Saturday 3/10/09 - A trip down to the hide with Beth

I went over to feed the badgers last night, but was on my usual Friday night outing to see some friends. It's nice to mingle with some humans from time to time!

I've been thinking about the wonderful weather we've been having lately. Those nice warm, sunny days followed by the darker evenings, with that definite Autumnal chill in the air. This has been going on for a month, or so, now. No real rainfall around here to speak of. That must make things difficult for animals whose staple diet is earthworms. We have been getting some heavy dews, I guess, but are worms about on those chilly nights? I guess there is a lot of fruit about at this time of year and that contains a certain amount of water. There are also ponds nearby, so drinking isn't a problem, but what about food? The two regulars I get at the hide are looking in great condition and I don't think they are reliant of the food I put out. If I didn't feed them again for a month, I'm sure they'd be OK. That said, Beth and myself had just got down to the hide this evening and it absolutely threw it down with rain for about twenty minutes! As there is currently no roof on the hide, just the camo net, it doesn't offer much protection from the rain and we got rather wet. We stuck it out, though and were rewarded with a visit by two very wet looking badgers.
                       Boots and Badgers
One arrived at 7.50, really late compared to recent arrivals. He comes down the main path and is soon joined by another from the path to the left. We have left the net up tonight and Beth is sat in the middle of the doorway on a chair a couple or three feet into the hide. I am sat on my stool to the right of the door, but would be fairly obvious to anyone passing. The badgers move in close to the hide and finish the food I've already put out. I have put some nuts on the doorstep too. I begin feeding them additional nuts after a whistle and they move in really close. One of the badgers latches onto the nuts on the doorstep and climbs up to get at them. Beth is sat on the chair with her feet out in front of her. The badger gets quite close to her feet, but thinking she may scare them if she moves her feet, she leaves them there. In the next picture you can see her feet against the doorstep with the badger happily feeding closeby. In the picture, her feet look really big, and no, they're not my wellies! I think the perspective of the lens makes them look big.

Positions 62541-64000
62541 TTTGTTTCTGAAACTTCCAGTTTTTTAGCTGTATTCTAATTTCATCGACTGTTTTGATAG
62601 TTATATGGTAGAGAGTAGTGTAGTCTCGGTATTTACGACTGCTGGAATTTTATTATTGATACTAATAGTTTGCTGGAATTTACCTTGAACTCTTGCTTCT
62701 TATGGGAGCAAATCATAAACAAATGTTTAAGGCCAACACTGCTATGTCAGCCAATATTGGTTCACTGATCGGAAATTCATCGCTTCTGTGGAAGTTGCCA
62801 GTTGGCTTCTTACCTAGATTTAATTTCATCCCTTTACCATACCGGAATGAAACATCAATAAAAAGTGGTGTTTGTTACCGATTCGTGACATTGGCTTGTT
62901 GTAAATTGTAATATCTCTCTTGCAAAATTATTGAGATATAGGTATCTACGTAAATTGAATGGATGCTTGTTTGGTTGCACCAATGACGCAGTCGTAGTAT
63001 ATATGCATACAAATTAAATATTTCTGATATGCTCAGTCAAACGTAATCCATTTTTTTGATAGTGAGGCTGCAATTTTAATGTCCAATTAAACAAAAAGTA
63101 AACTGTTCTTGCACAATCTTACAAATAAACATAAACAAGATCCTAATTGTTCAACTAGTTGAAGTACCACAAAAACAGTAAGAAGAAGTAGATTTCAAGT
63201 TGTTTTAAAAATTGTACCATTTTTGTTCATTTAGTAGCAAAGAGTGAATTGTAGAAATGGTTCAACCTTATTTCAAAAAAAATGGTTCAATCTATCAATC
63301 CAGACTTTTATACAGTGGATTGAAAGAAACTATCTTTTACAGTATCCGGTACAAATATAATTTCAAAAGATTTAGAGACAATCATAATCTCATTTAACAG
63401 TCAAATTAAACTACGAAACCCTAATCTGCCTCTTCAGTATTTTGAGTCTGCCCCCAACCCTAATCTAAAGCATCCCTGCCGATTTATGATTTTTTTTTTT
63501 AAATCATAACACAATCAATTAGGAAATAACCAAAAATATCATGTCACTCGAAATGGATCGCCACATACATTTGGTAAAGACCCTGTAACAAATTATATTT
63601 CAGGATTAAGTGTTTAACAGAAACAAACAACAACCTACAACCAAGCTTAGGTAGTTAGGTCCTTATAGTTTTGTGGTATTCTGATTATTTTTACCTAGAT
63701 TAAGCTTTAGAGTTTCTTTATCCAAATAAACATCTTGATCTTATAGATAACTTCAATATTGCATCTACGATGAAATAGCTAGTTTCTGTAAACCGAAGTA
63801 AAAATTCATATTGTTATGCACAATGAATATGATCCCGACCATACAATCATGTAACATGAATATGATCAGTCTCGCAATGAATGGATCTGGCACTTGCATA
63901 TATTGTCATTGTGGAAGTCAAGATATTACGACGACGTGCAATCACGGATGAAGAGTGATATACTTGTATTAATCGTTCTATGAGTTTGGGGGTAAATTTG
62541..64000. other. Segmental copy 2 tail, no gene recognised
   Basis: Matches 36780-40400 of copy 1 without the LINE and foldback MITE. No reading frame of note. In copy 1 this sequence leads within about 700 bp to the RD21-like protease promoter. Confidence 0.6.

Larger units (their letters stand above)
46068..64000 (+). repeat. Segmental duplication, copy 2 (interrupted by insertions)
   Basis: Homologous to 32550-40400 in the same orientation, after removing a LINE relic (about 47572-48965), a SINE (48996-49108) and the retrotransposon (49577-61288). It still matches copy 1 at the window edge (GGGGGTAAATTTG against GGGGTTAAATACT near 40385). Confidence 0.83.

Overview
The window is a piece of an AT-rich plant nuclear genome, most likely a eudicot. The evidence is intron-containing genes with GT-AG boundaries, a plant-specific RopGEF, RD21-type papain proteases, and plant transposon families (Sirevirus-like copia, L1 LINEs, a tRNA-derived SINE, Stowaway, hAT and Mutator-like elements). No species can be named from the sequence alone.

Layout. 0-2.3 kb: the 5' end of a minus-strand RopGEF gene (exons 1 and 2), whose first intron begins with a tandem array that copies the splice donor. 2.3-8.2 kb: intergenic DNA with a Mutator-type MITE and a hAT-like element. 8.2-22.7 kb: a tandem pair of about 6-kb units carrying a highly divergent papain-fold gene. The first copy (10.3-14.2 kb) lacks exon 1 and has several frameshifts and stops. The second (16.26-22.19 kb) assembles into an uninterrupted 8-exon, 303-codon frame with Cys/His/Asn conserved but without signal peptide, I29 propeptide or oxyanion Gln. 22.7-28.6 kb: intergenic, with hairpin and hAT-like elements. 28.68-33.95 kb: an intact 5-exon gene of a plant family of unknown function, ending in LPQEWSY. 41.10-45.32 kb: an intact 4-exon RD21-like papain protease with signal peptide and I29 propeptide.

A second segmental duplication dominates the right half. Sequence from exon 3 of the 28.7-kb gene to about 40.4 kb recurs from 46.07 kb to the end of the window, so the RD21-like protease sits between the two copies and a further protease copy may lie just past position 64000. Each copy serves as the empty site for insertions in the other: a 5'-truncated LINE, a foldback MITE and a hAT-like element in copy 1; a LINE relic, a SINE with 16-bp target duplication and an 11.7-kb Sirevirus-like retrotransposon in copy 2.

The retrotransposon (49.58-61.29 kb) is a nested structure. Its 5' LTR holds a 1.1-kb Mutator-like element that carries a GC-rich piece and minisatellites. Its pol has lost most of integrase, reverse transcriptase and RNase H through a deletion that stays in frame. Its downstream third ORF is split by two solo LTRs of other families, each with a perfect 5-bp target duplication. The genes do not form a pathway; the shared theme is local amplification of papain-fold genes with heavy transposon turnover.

Same number of badgers and feet, less nuts    

I manage to throw some nuts to the two badgers and whilst their heads are down eating them, manage to put some more on the doorstep. They easily find them and with Beths feet still there, they climb back up and eat the newly placed food. I later found out that Beth had scrunched her toes up, just in case! I stop feeding and the badgers wander off in different directions, as usual. We pack up and head back up to the farm. On the way we come across a single badger out foraging, but he sees us coming and disappears into the hedge. Back at the farm we have a quick look around at the birds. It is fantastic that our native owls are so fantastic. The Long Eared Owl looks stunning, the Barn Owl is the essence of a British owl and the Tawny is another beautiful bird. To top off the collection, the Little Owl is unbelievably cute (although he does like pecking people, apparently). A lovely collection of owls, and that doesn't include the Eagle, Boobook, Great Horned, Grass and Snowy Owls that also live here.

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